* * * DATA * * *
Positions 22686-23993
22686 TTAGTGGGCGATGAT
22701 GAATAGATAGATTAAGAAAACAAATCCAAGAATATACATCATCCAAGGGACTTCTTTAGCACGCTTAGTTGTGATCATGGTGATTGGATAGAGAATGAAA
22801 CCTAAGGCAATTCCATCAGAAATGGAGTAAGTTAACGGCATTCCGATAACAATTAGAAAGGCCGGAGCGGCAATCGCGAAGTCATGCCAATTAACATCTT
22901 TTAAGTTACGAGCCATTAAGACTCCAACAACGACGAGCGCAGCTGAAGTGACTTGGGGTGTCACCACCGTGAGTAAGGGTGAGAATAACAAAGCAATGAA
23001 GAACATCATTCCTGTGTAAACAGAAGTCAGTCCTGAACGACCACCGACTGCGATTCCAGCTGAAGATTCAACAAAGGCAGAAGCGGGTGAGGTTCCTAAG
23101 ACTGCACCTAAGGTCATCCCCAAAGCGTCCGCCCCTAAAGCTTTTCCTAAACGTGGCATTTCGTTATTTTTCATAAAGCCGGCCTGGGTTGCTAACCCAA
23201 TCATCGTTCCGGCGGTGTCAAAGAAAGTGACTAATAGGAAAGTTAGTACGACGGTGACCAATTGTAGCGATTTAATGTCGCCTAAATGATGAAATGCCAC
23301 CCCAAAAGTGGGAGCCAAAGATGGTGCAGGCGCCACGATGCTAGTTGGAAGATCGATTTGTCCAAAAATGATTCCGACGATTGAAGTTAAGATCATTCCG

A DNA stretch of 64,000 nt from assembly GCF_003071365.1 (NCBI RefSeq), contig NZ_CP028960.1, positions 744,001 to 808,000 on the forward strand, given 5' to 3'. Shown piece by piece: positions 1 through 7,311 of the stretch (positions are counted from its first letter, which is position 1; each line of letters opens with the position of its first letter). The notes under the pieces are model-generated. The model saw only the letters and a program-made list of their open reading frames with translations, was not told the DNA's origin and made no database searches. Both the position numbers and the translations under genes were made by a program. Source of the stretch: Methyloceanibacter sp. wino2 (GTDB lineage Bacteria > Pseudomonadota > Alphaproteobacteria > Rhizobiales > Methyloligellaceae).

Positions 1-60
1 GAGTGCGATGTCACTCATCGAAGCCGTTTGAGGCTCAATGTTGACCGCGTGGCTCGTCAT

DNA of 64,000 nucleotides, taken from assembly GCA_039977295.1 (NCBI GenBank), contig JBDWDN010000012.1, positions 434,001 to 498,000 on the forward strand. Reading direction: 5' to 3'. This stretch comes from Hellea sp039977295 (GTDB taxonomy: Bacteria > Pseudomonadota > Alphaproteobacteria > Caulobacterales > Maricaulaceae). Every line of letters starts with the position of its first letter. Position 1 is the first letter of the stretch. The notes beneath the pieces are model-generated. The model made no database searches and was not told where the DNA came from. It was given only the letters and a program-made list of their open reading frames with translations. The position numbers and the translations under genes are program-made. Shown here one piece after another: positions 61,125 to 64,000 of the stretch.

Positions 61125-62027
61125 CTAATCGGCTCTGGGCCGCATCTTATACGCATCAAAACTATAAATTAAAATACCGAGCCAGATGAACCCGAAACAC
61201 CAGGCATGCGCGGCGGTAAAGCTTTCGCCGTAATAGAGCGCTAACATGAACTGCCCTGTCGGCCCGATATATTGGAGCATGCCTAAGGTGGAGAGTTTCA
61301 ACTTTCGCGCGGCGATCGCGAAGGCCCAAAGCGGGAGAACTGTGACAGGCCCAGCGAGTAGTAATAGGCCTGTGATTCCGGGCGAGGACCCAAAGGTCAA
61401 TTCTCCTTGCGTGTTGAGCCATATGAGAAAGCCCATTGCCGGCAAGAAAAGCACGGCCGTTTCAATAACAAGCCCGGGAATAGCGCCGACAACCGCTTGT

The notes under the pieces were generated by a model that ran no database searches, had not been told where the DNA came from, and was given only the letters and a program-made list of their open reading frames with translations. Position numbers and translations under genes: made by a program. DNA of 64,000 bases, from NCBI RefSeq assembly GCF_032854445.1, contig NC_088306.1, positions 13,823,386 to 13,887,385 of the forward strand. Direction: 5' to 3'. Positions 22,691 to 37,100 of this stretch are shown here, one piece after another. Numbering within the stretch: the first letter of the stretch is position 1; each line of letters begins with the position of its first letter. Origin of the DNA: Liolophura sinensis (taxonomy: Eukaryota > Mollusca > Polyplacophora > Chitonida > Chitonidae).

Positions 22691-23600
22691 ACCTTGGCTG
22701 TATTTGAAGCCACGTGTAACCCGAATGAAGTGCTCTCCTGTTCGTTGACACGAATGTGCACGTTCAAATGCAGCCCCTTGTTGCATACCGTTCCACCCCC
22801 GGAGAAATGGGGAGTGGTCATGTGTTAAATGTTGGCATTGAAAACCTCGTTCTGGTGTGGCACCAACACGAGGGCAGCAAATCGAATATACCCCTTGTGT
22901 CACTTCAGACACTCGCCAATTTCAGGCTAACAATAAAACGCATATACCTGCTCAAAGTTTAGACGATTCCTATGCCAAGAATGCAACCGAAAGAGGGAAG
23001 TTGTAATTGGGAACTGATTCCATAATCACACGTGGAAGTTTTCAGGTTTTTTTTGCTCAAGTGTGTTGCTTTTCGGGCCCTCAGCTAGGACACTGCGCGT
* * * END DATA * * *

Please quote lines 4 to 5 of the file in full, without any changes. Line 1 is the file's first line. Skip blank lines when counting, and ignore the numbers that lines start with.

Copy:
22801 CCTAAGGCAATTCCATCAGAAATGGAGTAAGTTAACGGCATTCCGATAACAATTAGAAAGGCCGGAGCGGCAATCGCGAAGTCATGCCAATTAACATCTT
22901 TTAAGTTACGAGCCATTAAGACTCCAACAACGACGAGCGCAGCTGAAGTGACTTGGGGTGTCACCACCGTGAGTAAGGGTGAGAATAACAAAGCAATGAA